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Hogs: Madden attacks defenses

FAYETTEVILLE — Arkansas guard Ky Madden hasn’t been regarded as a scorer throughout much of his collegiate career.

In fact, the Lepanto native’s career-high entering the 2013-14 season — 15 points — came in his third game as a Razorback. Madden had scored in double figures 12 times in 63 games. He averaged 6.6 points a game during his freshman season and the production dropped to 4.2 points last year.

But something has changed the past few weeks.

Madden has become one of Arkansas’ best offensive weapons.

“He’s playing with a lot of confidence,” Arkansas coach Mike Anderson said. “He’s taking what the defense gives him. He’s attacking. He’s just playing basketball. That’s great to see him starting to play at a high level.

“That just makes our team that much more dangerous.”

Arkansas has established itself as the Southeastern Conference’s top scoring team with a roster of players who have enjoyed strong starts to the 2013-14 season and Madden is one of them. The 6-foot-5 guard has scored 10 or more points in five of the last six games and ranks fourth on the team in scoring this season (10.1 points).

The production has been unexpected for a team that opened the year relying on Michael Qualls, Anthlon Bell, Alandise Harris and Bobby Portis to produce most of its points. But Madden said he hasn’t been surprised by the success even though it’s the best scoring stretch of his Arkansas career.

“I just feel like I worked hard in the offseason to better my game in all aspects,” Madden said. “That’s what I tried to do. I’m just more confident as well. My teammates are helping me out along the way. They keep encouraging me.”

Madden has been especially impressive the past two games.

He scored 14 points to help Arkansas beat Clemson on Dec. 7. It included his best performance behind the 3-point line, knocking down 4 of 5 attempts. Two of them came early in the second half, helping the Hogs open up a double-digit lead.

Madden followed it with a career-high 21 points in the win against Savannah State last Thursday. He was 8-for-11 from the field and 3-for-4 behind the 3-point line.

The production was vital, considering the Razorbacks struggled to find effort and energy during their worst first half performance of the year. Madden carried the load in the first half, scoring 13 of Arkansas’ 27 points before the rest of the Razorbacks snapped out of their funk and routed the Tigers in the second half.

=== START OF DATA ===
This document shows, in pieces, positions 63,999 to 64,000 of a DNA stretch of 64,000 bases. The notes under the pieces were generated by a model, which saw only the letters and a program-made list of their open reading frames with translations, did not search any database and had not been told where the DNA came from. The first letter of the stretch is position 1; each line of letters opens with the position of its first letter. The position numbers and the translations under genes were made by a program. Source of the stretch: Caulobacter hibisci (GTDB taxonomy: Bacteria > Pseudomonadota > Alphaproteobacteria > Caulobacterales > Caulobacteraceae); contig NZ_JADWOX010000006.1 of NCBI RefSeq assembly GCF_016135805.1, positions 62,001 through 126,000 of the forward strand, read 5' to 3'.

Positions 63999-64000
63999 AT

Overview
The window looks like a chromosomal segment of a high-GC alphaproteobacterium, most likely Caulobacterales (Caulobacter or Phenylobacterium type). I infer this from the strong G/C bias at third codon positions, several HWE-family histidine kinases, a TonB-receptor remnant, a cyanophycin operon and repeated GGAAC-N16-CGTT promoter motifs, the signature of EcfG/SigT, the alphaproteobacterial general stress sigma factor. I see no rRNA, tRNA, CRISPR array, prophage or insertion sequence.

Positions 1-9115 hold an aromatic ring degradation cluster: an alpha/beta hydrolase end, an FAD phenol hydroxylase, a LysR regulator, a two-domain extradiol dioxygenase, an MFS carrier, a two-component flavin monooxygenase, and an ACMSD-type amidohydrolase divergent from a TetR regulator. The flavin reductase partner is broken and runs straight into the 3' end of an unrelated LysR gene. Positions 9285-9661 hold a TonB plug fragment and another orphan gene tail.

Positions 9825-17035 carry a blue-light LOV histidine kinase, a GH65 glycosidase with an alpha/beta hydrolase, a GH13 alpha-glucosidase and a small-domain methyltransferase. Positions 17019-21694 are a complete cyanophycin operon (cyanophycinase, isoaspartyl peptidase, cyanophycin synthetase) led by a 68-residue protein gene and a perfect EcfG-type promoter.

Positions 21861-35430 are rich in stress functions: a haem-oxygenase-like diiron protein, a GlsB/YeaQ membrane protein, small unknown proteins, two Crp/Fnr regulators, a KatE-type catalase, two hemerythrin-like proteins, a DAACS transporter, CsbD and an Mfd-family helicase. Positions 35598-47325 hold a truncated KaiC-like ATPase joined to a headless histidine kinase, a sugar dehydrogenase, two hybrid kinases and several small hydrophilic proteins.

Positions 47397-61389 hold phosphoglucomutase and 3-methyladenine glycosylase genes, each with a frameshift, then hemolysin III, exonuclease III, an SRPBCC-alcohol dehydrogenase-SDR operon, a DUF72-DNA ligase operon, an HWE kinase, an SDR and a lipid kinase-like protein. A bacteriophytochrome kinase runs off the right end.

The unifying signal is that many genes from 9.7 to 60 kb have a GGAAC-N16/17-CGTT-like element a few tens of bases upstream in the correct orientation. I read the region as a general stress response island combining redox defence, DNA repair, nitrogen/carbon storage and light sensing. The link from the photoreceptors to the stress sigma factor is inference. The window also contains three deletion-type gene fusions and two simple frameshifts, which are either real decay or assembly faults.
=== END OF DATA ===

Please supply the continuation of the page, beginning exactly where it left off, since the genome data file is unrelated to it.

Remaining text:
“It’s a big help to the team,” Arkansas guard Rickey Scott said. “The more confidence he gets in his shot, it’s going to help the team. It’s going to build confidence in us. We want to play the same way he’s playing, with the energy he’s playing. It’s great.”

Madden is shooting 56.8 percent this season and his biggest improvement has come behind the 3-point line, where he was 24 of 106 (22.6 percent) as a freshman and sophomore. Madden said the improvement has come because of extensive work on his long-range shot in the offseason. There’s no doubt it has paid off so far.

In fact, Madden has quickly become Arkansas’ most effective 3-point shooter (12 of 20) this season. Bell (17 of 52) and Qualls (15 of 30) have made more, but Madden’s 60 percent effort from long range leads the Razorbacks.

“They haven’t asked me to shoot more, but if the shot is there just take it,” Madden said. “Don’t hesitate. It’s cool to know I can shoot whenever and it’s not a problem with me doing that. … (Anderson) has a lot of confidence in me.”

It has been evident since late last season, when Anderson began to trust Madden with the ball in his hands late in games. The Razorbacks entered the year counting on Madden in that role, too, believing his abilities and court awareness would be vital in their point guard by committee approach this season.

But Madden had to watch early on after being suspended for two exhibition games and the season opener for violating team rules. It was the third time Madden had been suspended in his career, but Anderson’s faith in the junior didn’t waiver after watching him accept the punishment and grow from it.

Madden got off to a slow start once he returned because of a stomach bug. But his impact on the Razorbacks is growing each game.

“Early in the year, he had his issues, but now he’s getting a chance to go play basketball,” Anderson said. “So now I think it’s becoming more instinctive to him.

“You don’t have to worry and think. You just go out and play and Ky is a tough matchup. I say that because Ky is about 6-5, 6-6. He can rebound the basketball. He can pass the basketball. He can set people up. He’s capable of knocking down shots.”

Madden has proven it with his recent stretch of success.

He has become one of Arkansas’ dependable scorers as conference play nears.

“I feel like I’ve always had it in me,” Madden said. “It’s just for me to bring it out. But I’m not surprised. I’ve put in the work to do what I do.”

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